This is interesting because the travelers who, say reach alpha Centauri in one year, will argue their travel transmissions were never more than 1 year from Earth. But those on Earth would, I think, disagree and say that, for instance, when the travelers were 6 months out (half way) then Earth would see the transmission from 2.15 lyrs distance, so it would take 2.15 years to get the transmission, which is 1.15 years after the ship arrived.

So, WAIM ( What Am I Missing?).


Under SR, I don't see how this is true, eventually any signal sent will take one year for every lightyear distance the ship is from Earth when the transmission was sent. WAIM?



This is puzzling as well. Assuming SR effects reduce their travel time (or distance) then any Earth broadcast will come after their arrival, not before.

If the spacecraft sends a transmission to the destination after it has slowed enough, then this would make sense, admittedly.
The strongest conclusions of the article dont really apply at Alpha Centauri distances, so that doesnt make a suitable thought experiment. Since AC is "only" 4 ly away, even a spaceship traveling at 10% of the speed of light can arrive within a human lifetime (as measured by clocks at both the origin and on the ship).

Take as a better example a star at distance 1000 ly. Then travel at near the speed of light becomes necessary, and in that case the elapsed time on the ship for a 1-g ship is only about 12 years. Doable, from an astronaut perspective. However, the results of the paper indicate that the event horizon is about a year. Any signals leaving earth after a year never catch up with the ship as long as its acceleration persists. This is because the ship is approaching the trajectory of a photon leaving the origin about 1 year later than the ship.

From a destination perspective, the paper shows that signals are received from the ship during an approx two year period prior to arrival, even though the ship has taken more than 1000 years on its journey. This is because the ship is almost keeping up with any photons it emits in its direction of travel.
 
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Due to the mind-blowing distances and speeds required, interstellar travel remains a major spaceflight challenge. But new research highlights yet another hurdle: Communication blackouts.

Interstellar astronauts would face years-long communication delays due to time dilation : Read more
Hey Paul, You might mention that while for "...the passengers...only weeks or months might pass.", back here on earth years, decades or centuries might pass. In that sense, it's a one way trip. An effect explored in great (and often sad) detail in 20th century science fiction. Many stories (including I vaguely recall the recent movie 'Interstellar'), describe cases where earth bound technology surpasess that of those in transit and beats them to their destination. The reality of the universe in general and space-time in particular is mind boggling.

My money is on finding a way to 'fold' or (dare I say it?) 'warp' space-time, and base communications on an 'entangled particle' system. Problems solved. And your efforts to educate the general public, greatly appreciated.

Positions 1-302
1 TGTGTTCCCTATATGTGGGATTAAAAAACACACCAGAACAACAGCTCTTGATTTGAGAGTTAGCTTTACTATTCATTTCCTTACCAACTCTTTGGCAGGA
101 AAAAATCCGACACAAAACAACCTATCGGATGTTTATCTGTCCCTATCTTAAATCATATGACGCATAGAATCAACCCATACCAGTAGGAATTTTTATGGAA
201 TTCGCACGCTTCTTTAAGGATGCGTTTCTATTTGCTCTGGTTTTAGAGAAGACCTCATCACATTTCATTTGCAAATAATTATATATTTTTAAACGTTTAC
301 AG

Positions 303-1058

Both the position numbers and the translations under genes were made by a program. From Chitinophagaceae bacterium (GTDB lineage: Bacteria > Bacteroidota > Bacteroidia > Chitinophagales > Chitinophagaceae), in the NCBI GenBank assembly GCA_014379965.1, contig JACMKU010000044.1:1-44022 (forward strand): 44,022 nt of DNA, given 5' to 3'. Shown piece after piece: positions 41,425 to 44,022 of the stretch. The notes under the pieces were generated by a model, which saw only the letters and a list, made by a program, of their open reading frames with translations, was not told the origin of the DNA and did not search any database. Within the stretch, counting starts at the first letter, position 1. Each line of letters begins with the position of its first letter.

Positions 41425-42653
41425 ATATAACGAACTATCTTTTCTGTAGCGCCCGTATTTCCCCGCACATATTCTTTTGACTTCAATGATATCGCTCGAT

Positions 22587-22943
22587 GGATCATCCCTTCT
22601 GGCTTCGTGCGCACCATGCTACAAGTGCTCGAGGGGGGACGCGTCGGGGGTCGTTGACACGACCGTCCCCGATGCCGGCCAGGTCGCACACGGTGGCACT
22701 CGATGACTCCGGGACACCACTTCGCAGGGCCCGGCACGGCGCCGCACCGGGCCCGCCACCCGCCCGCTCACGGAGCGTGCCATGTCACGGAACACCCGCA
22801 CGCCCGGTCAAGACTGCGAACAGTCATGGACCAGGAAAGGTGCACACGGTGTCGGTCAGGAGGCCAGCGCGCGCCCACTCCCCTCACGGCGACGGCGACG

However, I would recommend Brian Greene's 'The Fabric of the Cosmos' to anyone (and I do mean anyone) wanting a much better and comprehensive discussion and explanation of all this (and the history preceding it). Greene's genius is his ability to clearly, succinctly and understandably describe all this and more to the lay person, while also interesting those with an appetite for the theory and math involved through extensive chapter notes.

Bon appetite!
 
Energy requirements pretty much rule out interstellar travel within a human lifetime. Even fusion technology is insufficient.

Entanglement cannot be used to convey information, only random noise.

"Folded space" or "wormhole" is not ruled out but you must go to the far end first to set up the other end. Only individual subatomic particles could make the trip.
 
May 16, 2023
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We will figure out how to travel & communicate faster than light when we learn more about physics. We will not be satisfied being restricted to the solar system forever!
 
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One ticket to TC², please! I'll be sleeping on the flight, so the presence or absence of superluminal chatter with my remaining Earth relatives is of no concern, nor is explaining myself to the local Taucetirians before I've even arrived. When I land and we sit down at the table for a drink, we'll talk as much as we want.
 
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Interstellar travel is perhaps the best case for using particle entanglement for instant communication since one set of them must be carried to the distant locations.

Of course, there has been no means found for a working model, but scientists are very clever, so I bet they’ll get ‘er done…someday,
Interesting video on the topic. Kipping thinks it can't work.
View: https://www.youtube.com/watch?v=BLqk7uaENAY
 
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Well a couple of things, the major one being using 1 g acceleration to near the speed of light.